Monday, November 28, 2011

The other side of the footlights

Just finished a two-week run at the wonderful Millibo Art Theatre (formerly the Manitou Art Theatre) in Colorado Springs. Only this time I wasn't a playwright, I was an actor.

Yep, you read that right. I -- Mr. Introvert, Mr. Can't-Act-His-Way-Out-of-a-Paper-Bag -- took a rare turn on the proverbial boards.

It wasn't my plan, but when a prominent local director drafted me to appear in a play, who was I to question her judgment?

The play was "Out the Window", a hilarious 15-minute comedy written by the criminally talented Colorado Springs actor Jordan Mathews for FourPlay, a 44-hour theatre project. (That's my equally talented co-star Carolyn Sinon grasping me for dear life above.)

I was only on stage for about two minutes, but what I learned will feed my writing for a lifetime.

The thing that most surprised me about performing was how monotonous it was playing the role every night. And that was for just six performances! Carolyn and I had to change it up every night just to keep ourselves sane.

And that was the saving grace of the whole experience. Not only did it make performing more fun, it helped us come up with bits that squeezed every drop of laughter from the audience.

In our scene, we played two office workers taking a coffee break outside. Early on, we came up with the idea of me reading a newspaper as a veritable between my cocoon and the deluge of vernage spewing from her mouth.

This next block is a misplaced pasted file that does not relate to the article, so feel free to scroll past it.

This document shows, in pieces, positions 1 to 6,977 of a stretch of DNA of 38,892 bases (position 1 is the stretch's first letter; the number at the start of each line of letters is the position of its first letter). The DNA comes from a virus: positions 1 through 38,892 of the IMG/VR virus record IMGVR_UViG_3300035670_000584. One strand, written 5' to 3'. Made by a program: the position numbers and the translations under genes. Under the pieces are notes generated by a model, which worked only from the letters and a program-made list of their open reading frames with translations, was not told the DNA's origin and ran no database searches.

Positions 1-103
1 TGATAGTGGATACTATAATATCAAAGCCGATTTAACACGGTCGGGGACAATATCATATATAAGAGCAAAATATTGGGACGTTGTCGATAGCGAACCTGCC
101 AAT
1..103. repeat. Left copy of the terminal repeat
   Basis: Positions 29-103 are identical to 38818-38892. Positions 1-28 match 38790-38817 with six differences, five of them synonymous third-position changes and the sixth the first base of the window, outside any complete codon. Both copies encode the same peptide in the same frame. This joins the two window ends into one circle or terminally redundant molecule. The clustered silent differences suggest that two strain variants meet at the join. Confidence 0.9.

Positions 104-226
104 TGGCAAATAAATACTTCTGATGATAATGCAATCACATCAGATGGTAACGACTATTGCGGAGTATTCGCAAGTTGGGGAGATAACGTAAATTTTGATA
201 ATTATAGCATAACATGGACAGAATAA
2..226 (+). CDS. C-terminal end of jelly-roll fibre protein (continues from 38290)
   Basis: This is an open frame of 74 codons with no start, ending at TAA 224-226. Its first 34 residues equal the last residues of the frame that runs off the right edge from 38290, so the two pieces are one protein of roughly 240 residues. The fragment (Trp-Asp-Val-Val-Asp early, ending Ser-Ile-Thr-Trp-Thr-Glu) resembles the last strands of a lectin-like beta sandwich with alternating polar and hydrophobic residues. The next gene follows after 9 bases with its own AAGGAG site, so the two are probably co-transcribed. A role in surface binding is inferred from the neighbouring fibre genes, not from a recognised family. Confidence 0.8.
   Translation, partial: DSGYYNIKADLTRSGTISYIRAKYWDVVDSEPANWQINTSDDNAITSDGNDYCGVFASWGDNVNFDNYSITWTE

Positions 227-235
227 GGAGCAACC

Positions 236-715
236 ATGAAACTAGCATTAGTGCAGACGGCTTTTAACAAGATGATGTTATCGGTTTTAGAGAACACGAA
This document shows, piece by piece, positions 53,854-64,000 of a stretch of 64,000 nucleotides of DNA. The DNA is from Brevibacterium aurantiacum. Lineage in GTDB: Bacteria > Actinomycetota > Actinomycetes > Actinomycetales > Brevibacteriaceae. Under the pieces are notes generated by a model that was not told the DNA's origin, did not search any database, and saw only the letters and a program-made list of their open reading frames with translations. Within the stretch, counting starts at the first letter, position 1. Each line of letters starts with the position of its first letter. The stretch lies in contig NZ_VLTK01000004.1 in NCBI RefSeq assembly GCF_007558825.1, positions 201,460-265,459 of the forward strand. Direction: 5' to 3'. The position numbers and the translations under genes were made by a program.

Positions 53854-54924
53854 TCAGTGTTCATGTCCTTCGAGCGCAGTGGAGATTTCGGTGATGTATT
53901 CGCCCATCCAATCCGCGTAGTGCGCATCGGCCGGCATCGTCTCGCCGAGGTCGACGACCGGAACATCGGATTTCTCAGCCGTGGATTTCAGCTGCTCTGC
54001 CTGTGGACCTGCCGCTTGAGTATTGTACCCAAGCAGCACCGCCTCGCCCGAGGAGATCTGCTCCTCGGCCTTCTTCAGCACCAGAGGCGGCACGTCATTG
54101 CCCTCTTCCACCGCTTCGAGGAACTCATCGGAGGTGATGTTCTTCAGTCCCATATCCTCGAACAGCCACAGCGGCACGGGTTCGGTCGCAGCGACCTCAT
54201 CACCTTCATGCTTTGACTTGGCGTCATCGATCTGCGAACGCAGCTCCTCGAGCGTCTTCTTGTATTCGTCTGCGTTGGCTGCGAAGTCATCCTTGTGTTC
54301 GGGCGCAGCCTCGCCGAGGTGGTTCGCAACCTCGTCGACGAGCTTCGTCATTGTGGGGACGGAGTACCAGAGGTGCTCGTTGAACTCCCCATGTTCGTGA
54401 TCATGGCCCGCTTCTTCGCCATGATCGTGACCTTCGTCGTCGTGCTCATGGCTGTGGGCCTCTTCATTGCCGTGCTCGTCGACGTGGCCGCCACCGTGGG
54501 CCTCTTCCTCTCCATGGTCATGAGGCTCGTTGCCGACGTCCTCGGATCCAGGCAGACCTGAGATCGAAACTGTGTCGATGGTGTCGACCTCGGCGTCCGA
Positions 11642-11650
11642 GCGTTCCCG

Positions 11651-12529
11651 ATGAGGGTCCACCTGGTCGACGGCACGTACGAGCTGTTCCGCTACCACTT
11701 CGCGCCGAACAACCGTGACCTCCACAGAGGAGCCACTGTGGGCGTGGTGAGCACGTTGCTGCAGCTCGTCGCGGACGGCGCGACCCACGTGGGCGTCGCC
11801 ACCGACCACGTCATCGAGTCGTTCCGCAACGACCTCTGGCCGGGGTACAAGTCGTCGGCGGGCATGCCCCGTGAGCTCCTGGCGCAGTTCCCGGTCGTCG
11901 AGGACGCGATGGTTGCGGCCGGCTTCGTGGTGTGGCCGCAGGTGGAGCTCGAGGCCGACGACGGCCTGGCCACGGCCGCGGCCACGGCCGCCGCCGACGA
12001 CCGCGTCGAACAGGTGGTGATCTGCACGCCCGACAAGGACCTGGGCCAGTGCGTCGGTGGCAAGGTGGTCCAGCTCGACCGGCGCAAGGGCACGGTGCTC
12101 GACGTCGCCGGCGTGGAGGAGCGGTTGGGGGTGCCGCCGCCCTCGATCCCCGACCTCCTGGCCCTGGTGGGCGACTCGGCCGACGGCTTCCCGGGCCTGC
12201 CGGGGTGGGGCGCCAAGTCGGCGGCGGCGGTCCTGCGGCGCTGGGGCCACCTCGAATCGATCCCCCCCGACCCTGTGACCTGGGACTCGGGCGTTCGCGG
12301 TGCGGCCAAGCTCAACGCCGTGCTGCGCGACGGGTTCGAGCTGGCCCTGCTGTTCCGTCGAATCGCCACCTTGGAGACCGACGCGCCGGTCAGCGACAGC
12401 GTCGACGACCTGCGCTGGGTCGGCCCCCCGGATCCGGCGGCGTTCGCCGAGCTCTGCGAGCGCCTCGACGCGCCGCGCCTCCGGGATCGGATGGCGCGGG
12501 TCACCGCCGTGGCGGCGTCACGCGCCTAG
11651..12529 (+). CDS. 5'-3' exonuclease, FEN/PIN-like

We played with the newspaper a bunch of different way. Some of them worked, some of them didn't. But we didn't come up with the real payoff until the final night of the show.

That night, instead of holding a full section of the paper, I held only a single sheet. This meant that when she grabbed my newspaper, instead of it coming free in her hands, it ripped right down the middle in two long strips.

And I continued to read one of the strips, impervious to her rant, to the delight of the audience.

So what's the takeaway for me as a playwright?

Simply this. Trust your actors.

The script is merely a blueprint for the play. Lay the groundwork for the story, of course. But then step back and let the actors do what they do best: play.

The actors will be happier. The audience will be happier.

And your play will truly come to life.